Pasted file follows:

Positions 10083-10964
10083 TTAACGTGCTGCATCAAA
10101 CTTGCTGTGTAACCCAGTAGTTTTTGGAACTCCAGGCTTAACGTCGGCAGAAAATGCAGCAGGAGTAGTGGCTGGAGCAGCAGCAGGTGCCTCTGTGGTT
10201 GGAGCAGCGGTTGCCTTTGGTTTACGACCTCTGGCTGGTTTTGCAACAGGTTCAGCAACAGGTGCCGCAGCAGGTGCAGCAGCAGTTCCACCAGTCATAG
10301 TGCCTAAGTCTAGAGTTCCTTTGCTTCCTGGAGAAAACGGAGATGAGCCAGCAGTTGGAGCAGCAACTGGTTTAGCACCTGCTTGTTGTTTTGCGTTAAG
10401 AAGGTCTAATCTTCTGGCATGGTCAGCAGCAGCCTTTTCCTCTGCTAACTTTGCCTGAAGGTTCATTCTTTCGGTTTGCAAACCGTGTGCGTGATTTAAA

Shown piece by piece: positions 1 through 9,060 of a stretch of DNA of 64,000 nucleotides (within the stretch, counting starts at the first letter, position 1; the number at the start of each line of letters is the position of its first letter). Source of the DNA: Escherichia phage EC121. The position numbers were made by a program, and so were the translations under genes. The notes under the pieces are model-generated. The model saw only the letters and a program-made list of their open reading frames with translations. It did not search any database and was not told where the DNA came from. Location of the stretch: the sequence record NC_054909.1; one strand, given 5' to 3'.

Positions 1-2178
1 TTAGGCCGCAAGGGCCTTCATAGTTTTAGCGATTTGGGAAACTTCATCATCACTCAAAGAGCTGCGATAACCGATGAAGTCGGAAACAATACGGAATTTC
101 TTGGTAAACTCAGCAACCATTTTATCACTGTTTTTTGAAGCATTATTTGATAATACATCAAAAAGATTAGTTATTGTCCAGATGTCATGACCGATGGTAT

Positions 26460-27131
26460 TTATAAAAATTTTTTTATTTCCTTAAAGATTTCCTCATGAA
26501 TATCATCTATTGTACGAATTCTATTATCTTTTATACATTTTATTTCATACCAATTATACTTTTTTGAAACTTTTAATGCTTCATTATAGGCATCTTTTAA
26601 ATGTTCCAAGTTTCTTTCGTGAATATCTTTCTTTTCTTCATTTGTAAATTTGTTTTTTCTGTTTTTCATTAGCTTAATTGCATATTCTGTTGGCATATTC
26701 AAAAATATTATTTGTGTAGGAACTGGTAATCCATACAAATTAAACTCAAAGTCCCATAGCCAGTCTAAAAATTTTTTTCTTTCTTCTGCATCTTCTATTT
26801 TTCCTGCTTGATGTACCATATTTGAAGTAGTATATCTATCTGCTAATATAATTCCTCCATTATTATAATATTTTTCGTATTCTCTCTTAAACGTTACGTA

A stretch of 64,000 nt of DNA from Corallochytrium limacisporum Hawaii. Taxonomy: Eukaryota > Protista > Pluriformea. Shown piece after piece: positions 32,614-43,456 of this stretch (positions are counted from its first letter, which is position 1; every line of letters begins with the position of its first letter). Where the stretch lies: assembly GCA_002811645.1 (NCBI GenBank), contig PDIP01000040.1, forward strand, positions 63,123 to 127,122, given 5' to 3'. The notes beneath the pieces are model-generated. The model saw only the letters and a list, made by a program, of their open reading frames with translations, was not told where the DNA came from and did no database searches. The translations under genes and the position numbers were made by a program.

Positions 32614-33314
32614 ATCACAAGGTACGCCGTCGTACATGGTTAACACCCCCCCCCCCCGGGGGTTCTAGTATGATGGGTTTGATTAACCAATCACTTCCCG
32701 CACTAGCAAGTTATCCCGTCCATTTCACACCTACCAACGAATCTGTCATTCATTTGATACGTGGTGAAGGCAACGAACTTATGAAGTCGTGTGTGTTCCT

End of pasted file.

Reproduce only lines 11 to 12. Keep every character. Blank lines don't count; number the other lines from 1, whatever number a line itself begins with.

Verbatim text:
Positions 26460-27131
26460 TTATAAAAATTTTTTTATTTCCTTAAAGATTTCCTCATGAA